Grandpa thought the world of me. As far as he was concerned, the sun rose and set in me. Although I undoubtedly deserved it from time to time, I never recall him saying even a cross word to me. I could do no wrong in his eyes.

How fortunate I was to have him in my life. My beloved Pere Pere!

13 comments:

  1. This comment has been removed by a blog administrator.

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  2. o.k., susie, iam here. i can't type in big letters because i'm holding a baby snake that i found today in my hand. i don't want him to die and the only way i have of keep[ing him warm is to hold him. what are her redemming qualitys? tell me

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  3. He sounds like a wonderful man! What great memories -- the nightgown image cracks me up. I'm sorry he died so young.

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  4. Well, hi there L>T. It sure didn't take you long to get over here. Good luck with your baby snake. All God's creatures, great and small!

    Her redeeming qualities are revealed in part in the comment she left at LG blog in which she shares her life story with everyone. She was profoundly honest.

    Did you get a chance to read my story about my beloved Pere Pere?

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  5. Oh, thanks for stopping by, Meegan. I was hoping you would. Yes, it was so funny to see him in Grandma's nightgowns.

    I am still working on the story about my cousin Jimmie. I have so many stories stacked up now in draft form you would not believe it.

    I dearly loved your Charmin story. I laughed and laughed.

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  6. SusieQ I like your grandpa story..

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  7. sigh, i miss my grandparents terribly!

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  8. Nice when folks don't sieze on one aspect of an otherwise great persons life and batter him down with it.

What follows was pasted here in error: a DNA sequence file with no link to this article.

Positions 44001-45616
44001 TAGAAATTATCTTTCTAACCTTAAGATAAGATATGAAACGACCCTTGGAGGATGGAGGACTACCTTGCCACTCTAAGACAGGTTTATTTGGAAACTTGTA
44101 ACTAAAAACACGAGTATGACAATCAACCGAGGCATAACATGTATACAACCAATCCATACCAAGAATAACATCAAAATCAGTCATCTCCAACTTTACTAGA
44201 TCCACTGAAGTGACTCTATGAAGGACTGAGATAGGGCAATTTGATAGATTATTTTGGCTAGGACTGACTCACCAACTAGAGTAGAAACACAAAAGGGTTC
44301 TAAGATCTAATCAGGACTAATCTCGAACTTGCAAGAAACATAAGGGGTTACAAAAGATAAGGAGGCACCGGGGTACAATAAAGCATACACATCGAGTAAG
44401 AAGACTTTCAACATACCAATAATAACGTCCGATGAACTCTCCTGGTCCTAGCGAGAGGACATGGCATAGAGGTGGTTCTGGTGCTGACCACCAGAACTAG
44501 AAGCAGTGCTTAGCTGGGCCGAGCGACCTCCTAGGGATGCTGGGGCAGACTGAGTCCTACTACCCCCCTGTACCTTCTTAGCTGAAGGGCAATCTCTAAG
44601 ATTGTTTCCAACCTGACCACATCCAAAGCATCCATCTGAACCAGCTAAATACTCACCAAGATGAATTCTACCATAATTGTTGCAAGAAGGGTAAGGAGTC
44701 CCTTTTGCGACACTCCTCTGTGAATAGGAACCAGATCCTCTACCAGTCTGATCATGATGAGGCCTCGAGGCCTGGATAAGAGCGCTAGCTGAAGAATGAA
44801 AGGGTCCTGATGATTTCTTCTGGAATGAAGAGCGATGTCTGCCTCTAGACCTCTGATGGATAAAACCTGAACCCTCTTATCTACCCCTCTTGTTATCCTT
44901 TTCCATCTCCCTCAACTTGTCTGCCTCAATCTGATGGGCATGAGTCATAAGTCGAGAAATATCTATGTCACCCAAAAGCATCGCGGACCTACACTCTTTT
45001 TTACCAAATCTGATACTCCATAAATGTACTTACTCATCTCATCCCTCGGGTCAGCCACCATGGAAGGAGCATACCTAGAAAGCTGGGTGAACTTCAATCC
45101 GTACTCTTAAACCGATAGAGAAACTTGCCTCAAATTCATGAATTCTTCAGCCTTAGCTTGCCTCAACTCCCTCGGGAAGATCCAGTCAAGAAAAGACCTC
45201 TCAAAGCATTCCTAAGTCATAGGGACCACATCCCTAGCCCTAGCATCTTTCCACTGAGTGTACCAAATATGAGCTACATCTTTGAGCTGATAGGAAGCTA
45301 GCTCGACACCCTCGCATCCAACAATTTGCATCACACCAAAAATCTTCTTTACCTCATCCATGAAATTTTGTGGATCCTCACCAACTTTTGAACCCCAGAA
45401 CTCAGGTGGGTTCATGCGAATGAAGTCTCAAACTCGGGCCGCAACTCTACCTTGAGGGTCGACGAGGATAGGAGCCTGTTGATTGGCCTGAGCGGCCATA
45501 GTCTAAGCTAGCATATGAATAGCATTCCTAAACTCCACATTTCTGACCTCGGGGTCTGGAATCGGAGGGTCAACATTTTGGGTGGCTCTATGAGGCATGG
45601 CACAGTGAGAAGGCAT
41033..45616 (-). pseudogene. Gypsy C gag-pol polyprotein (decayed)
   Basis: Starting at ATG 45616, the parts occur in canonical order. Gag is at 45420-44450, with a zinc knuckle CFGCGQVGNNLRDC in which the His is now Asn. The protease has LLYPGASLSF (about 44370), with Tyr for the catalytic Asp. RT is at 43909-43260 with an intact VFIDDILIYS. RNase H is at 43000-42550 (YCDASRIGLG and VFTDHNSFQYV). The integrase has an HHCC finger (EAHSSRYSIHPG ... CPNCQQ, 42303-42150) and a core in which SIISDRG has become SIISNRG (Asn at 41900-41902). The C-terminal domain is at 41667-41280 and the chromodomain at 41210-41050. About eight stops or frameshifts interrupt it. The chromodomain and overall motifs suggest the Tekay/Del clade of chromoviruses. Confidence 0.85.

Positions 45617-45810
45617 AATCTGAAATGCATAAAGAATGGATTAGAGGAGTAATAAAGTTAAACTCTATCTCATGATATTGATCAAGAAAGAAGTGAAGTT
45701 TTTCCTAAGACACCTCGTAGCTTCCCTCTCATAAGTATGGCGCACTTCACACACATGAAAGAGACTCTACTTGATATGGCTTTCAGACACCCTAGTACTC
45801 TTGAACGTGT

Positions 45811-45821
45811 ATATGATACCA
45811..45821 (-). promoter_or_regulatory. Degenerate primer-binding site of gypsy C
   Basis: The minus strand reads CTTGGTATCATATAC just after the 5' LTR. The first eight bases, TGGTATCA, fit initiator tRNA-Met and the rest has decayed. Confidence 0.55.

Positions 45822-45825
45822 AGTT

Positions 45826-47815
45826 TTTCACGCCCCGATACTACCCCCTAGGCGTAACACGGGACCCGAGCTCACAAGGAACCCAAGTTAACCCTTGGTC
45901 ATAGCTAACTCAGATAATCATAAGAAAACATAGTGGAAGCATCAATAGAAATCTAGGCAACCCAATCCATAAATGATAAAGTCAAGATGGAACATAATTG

This is so unlike the intolerant society of today. Just try to be sick or overweight or anything else and some evil jerk will come along and use the fact to tear your life all the way dowm.

    Your Granpa sounds like a great man. I'm glad he had tolerant people to share his life with.

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  9. Hi there, Dancing Crow. Yes, my Grandpa was a great man. He was a very simple man though. Nothing fancy about him except his nightgowns.

    Of course, most everyone in my small, small home town was simple. So, it isn't like he stood out any in that regard.

    I think the reason people liked him so much was because he was a very friendly man.

    About 98% of my story is true, Dancing Crow. I fudged a little on just how many people might have known about Grandpa's silky sleepwear. Literary license and all.

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  10. What an awesome story! Which brings back memories of my Grandpas! And although they wern't "cross dressers" they each had their own quirks, equally as sweet and charming!

    However, my Uncle used to hang around the house in his underwear...tighty whities even...a voyer maybe? ;)

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  11. I wish I had known your grandpa, my great-grandpa. I remember hearing about his death but never in such a touching way. Very sweet.

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  12. Still in a few weeks hed have to learn differently. I told him that I didntknow if I could do that, but would try for him.
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    Still in a few weeks hed have to learn differently. I told him that I didntknow if I could do that, but would try for him.